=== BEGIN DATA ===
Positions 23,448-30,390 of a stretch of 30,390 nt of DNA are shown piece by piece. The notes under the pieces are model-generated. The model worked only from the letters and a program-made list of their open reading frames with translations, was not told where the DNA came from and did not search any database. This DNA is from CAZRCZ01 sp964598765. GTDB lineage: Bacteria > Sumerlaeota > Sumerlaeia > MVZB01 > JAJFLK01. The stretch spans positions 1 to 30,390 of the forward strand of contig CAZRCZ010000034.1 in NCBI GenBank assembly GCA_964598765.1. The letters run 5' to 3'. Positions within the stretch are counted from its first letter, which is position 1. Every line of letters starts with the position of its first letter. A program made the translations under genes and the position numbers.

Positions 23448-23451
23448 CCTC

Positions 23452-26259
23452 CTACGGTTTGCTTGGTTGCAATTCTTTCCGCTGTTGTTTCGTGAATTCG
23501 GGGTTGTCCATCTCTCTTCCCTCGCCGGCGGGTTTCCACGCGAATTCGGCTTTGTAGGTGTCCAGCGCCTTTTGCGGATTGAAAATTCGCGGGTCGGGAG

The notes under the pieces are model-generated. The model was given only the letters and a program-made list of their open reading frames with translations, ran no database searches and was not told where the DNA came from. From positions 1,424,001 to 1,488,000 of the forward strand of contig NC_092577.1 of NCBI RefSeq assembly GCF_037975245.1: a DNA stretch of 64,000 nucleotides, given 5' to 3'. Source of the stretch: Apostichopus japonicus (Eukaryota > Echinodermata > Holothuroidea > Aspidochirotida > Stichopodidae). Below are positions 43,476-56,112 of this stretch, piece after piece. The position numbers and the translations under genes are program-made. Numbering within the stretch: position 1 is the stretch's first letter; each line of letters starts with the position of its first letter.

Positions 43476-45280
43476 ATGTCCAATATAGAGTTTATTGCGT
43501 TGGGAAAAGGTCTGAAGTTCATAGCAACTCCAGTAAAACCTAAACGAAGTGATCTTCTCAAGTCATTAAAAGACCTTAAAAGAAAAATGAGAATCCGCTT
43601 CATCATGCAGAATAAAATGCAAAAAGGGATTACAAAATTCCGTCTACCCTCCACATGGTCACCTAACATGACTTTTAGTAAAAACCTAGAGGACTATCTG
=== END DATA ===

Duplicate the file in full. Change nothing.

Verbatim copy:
Positions 23,448-30,390 of a stretch of 30,390 nt of DNA are shown piece by piece. The notes under the pieces are model-generated. The model worked only from the letters and a program-made list of their open reading frames with translations, was not told where the DNA came from and did not search any database. This DNA is from CAZRCZ01 sp964598765. GTDB lineage: Bacteria > Sumerlaeota > Sumerlaeia > MVZB01 > JAJFLK01. The stretch spans positions 1 to 30,390 of the forward strand of contig CAZRCZ010000034.1 in NCBI GenBank assembly GCA_964598765.1. The letters run 5' to 3'. Positions within the stretch are counted from its first letter, which is position 1. Every line of letters starts with the position of its first letter. A program made the translations under genes and the position numbers.

Positions 23448-23451
23448 CCTC

Positions 23452-26259
23452 CTACGGTTTGCTTGGTTGCAATTCTTTCCGCTGTTGTTTCGTGAATTCG
23501 GGGTTGTCCATCTCTCTTCCCTCGCCGGCGGGTTTCCACGCGAATTCGGCTTTGTAGGTGTCCAGCGCCTTTTGCGGATTGAAAATTCGCGGGTCGGGAG

The notes under the pieces are model-generated. The model was given only the letters and a program-made list of their open reading frames with translations, ran no database searches and was not told where the DNA came from. From positions 1,424,001 to 1,488,000 of the forward strand of contig NC_092577.1 of NCBI RefSeq assembly GCF_037975245.1: a DNA stretch of 64,000 nucleotides, given 5' to 3'. Source of the stretch: Apostichopus japonicus (Eukaryota > Echinodermata > Holothuroidea > Aspidochirotida > Stichopodidae). Below are positions 43,476-56,112 of this stretch, piece after piece. The position numbers and the translations under genes are program-made. Numbering within the stretch: position 1 is the stretch's first letter; each line of letters starts with the position of its first letter.

Positions 43476-45280
43476 ATGTCCAATATAGAGTTTATTGCGT
43501 TGGGAAAAGGTCTGAAGTTCATAGCAACTCCAGTAAAACCTAAACGAAGTGATCTTCTCAAGTCATTAAAAGACCTTAAAAGAAAAATGAGAATCCGCTT
43601 CATCATGCAGAATAAAATGCAAAAAGGGATTACAAAATTCCGTCTACCCTCCACATGGTCACCTAACATGACTTTTAGTAAAAACCTAGAGGACTATCTG